• External rotation of the hip. When you have straight legs, squeeze your glutes. Look at your knees: they will turn outwards. This is external rotation of the hip/leg. When this function is inhibited, it can result in knee valgus (knees caving inward) and flat feet (collapsed ankle).


A kickback: bringing the leg to the back of the body is a function of all the gluteal muscle The maximus is the prime mover here.

The gluteus maximus

The biggest gluteal muscle, the maximus (Origo: Os ilium & os Sacrum, insertions: tuberositas glutae & tractus iliotibialis) has two important functions in the human body:

  • Main function: Hip extension (in Dutch: retroflexie): Same as the gluteus medius and minimus.
    • The kickback (ass shown in the picture) is the classical example of this function. However, the medius and minimus act as synergists, meaning they work together with the maximus, in this movement, with the maximus really being the prime mover. Hip extension is therefore ‘more’ a function of the maximus than of the other two gluteal muscles.
    • Remember that hip extension can also mean that the hips are moved forward while the legs are fixed (I think this is where the confusion with the Dutch retroflexion term starts). This applies more to the barbell lifts.
    • What does hip extension in the lifts look like? Think about the end of a squat, a deadlift, a kettlebell swing and the explosion in a clean or snatch, when you move the hips forward. These are all hip extension moves. Moves that specifically target this movement are movements like the glute bridge and the hip thrust. These movements are very suited for glute training because they isolate the hip extension part. The barbell hip thrust activates the gluteus maximus and the biceps femoris, which is a hamstring muscle, (not to be confused with the biceps brachialis, the famous arm muscle),to a greater degree than the back squat when using estimated 10RM loads (Contreras et al., 2015) . Point to take home: Squatting alone won’t cut it if the goal is to really grow the glute muscles. Except if you low-bar squat like 200kgs. Powerlifters have a huge rear. Bro science all the way there, but it has a truth to it.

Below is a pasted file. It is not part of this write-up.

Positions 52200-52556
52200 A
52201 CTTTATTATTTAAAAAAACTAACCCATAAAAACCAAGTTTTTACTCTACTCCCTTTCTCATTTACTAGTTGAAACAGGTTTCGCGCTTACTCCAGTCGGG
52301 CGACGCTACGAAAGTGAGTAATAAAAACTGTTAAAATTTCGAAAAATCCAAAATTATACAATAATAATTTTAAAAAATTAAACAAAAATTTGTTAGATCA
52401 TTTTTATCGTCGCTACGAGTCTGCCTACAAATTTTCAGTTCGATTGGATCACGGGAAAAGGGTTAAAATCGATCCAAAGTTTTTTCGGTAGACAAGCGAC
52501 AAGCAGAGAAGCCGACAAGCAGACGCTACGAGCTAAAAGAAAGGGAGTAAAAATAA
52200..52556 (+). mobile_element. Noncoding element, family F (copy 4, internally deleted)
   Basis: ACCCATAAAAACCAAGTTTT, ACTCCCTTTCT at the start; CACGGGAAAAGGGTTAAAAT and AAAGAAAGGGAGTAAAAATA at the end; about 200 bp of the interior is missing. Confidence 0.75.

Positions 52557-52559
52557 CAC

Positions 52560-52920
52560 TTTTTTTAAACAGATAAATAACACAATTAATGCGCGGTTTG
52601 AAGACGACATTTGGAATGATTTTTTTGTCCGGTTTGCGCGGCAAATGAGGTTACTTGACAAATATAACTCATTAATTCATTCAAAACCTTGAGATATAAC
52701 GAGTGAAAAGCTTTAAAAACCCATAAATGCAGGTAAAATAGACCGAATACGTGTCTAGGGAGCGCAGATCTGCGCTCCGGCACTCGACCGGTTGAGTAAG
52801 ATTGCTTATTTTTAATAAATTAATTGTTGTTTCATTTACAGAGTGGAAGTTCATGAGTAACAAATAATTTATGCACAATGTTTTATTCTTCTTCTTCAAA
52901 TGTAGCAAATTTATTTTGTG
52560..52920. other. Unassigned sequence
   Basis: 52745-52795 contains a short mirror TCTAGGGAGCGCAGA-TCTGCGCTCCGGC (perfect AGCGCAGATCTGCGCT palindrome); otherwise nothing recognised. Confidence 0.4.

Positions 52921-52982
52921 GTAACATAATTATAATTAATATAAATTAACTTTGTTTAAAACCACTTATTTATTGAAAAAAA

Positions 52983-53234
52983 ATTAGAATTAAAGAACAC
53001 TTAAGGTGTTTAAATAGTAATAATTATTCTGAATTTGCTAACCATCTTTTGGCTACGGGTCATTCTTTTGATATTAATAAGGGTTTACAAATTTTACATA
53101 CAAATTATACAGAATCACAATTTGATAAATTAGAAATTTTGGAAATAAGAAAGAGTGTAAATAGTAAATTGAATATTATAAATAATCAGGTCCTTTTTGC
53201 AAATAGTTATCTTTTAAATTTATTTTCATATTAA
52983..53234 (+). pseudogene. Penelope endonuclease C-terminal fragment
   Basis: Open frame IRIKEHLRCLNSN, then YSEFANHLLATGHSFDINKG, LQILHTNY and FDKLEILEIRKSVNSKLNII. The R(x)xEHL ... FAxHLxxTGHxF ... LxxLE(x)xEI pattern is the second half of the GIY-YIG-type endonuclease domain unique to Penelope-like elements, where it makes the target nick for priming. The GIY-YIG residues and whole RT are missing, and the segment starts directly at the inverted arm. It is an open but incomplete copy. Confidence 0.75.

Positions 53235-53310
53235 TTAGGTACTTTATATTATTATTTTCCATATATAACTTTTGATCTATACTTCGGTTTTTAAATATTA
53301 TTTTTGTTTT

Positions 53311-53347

• Second function: Posterior tilting of the pelvis (in Dutch: het naar achteren kantelen van het bekken): This function of the glutes is very important. Look at the picture below. When the glutes are relatively weak, this function is inhibited and may result in an anterior pelvic tilt, as seen on the left in the picture below. Next to looking like Donald Duck, this excessive lordosis (the curve in the lower spine) can cause lower back pain and further problems down the chain. There will definitely be a separate article on this, but for now: if you suffer from anterior pelvic tilt, glute training is something worth considering, because when performed correct, basically all hip extension moves end with a slight posterior tilt of the pelvis


Now that the functions of the gluteal muscles have been defined, Fleur has outlined an example of a good approach to glute training.

So? How do I train the booty?

Before jumping straight into how to set up a booty focused training, let’s first get clear on how to properly activate the glutes. People tend to live a sedentary lifestyle nowadays, allowing the glutes to ‘relax’, in a negative way. Waking them up prior training is crucial when maximal performance is desired (besides that, the glute pump is not that bad either).

There are two simple exercises to activate the glutes, both of which make use of an elastic mini band: sumo and monster walks. A lot of online fitness stores sell these bands and they come in different resistances to suit different levels of strength. The elastic mini band can be put around knees, ankles or feet depending on the amount of activation looking for. Start putting a mini band at the easiest position (the knees) before making a way down to the feet. Sumo walking is done sideway, whilst monster walks are just done walking straight forward. See the picture below: the upper one is showing a sumo walk, the lower one a monster walk. Bret Contreras also demonstrates the different placements in a video on Youtube. Check out this link for the video: The key here is to keep constant tension on the mini band and push the knees outward throughout the whole movement. This will make your glutes beg for mercy.